Shared investment in general training : the role of information
AbstractThe major premise of this paper is that potential recruiters do not possess much information on the extent and type of workers'on-the-job-training. Workers taken for trained might turn out to possess no, or very little, general training. Also, a worker recruited for a given job may possess the wrong type of general training. All this imposes substantial information-based costs on firms that recruit rather than train. These costs include opportunity costs, actual expenses and increased exposure to risk. As a result, a recruiting firm will offer lower wages and place a lower value on a recruited worker with general training than the firm that trained him.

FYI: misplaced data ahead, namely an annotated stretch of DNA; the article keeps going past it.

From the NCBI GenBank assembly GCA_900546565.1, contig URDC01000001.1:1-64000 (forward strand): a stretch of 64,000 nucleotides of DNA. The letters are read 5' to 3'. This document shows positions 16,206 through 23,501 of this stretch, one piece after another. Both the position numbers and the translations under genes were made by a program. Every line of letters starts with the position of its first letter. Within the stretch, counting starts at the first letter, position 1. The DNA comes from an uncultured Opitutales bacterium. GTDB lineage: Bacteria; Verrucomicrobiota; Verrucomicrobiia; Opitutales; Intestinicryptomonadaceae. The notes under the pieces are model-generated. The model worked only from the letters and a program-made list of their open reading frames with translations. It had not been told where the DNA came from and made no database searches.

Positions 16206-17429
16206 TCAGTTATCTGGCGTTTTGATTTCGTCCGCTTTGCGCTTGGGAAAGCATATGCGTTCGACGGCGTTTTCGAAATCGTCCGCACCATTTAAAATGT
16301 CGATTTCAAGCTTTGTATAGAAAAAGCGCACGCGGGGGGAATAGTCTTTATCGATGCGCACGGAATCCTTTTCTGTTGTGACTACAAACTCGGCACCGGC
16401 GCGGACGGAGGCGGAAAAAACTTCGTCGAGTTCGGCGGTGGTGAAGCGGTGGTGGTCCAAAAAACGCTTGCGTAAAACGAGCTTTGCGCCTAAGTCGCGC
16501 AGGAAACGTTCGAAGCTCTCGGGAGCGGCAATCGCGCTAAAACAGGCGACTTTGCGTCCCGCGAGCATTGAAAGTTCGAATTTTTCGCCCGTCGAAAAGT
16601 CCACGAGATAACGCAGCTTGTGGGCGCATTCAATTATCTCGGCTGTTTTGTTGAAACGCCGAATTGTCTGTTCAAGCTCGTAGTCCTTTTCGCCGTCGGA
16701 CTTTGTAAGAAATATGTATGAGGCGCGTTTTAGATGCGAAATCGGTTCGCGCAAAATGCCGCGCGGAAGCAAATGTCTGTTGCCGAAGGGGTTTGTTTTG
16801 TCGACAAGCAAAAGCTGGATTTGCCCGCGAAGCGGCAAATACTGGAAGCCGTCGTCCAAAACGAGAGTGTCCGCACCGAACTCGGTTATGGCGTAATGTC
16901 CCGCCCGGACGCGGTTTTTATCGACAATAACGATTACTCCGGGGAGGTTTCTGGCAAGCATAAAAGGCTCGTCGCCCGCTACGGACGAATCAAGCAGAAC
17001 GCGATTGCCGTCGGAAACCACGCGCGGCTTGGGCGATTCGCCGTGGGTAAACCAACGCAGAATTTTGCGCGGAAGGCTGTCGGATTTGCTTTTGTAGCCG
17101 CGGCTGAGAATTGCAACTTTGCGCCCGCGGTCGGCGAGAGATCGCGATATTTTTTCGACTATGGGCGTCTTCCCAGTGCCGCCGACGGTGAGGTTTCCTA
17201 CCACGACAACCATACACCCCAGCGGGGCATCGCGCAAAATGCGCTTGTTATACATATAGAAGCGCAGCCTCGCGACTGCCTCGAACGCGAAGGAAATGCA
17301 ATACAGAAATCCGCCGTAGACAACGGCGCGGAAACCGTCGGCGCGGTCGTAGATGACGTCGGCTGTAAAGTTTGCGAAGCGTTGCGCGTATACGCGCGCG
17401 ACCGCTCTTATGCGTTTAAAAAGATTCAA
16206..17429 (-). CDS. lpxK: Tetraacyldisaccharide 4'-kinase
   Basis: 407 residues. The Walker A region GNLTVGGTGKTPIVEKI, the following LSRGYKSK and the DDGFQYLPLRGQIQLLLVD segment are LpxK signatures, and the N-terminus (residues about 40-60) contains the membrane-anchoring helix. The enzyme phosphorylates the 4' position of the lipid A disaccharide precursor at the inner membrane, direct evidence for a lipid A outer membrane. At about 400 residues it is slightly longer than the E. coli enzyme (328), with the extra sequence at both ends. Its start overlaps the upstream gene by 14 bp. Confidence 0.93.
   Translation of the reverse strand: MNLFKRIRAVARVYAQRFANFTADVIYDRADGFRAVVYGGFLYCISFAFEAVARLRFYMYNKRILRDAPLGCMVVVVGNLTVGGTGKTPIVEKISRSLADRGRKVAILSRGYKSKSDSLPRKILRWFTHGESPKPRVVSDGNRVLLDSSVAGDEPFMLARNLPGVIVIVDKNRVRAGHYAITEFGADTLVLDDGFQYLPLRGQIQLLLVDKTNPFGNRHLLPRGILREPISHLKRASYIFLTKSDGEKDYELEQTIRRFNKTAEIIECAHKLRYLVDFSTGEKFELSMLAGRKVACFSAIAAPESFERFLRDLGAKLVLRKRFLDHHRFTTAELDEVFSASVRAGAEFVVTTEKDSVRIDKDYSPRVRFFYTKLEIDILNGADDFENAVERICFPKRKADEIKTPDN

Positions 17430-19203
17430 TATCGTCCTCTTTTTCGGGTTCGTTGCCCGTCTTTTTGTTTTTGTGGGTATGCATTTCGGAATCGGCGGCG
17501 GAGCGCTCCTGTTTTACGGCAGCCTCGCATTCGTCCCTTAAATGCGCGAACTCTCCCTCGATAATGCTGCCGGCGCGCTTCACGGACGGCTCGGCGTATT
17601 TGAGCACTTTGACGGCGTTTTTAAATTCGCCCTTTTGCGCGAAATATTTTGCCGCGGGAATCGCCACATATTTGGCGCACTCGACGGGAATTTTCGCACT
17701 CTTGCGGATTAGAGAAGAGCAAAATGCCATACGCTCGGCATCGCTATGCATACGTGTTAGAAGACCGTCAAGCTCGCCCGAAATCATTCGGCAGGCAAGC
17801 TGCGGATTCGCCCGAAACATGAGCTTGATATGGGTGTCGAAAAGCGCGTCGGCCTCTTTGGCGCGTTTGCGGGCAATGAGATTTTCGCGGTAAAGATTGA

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Bibliographic InfoPaper provided by The World Bank in its series Policy Research Working Paper Series with number 535.
Date of creation: 30 Nov 1990
Date of revision:
Tertiary Education; Primary Education; Labor Standards; Teaching and Learning; ICT Policy and Strategies;
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- Maria De Paola & Vincenzo Scoppa, 2002. "Firms' Training Decisions and Unemployment in Italian Labour Markets," Giornale degli Economisti, GDE (Giornale degli Economisti e Annali di Economia), Bocconi University, vol. 61(1), pages 103-126, June.
- Pontus Rendahl, 2013. "Equilibrium Contracts and Firm-sponsored Training," Cambridge Working Papers in Economics 1336, Faculty of Economics, University of Cambridge.
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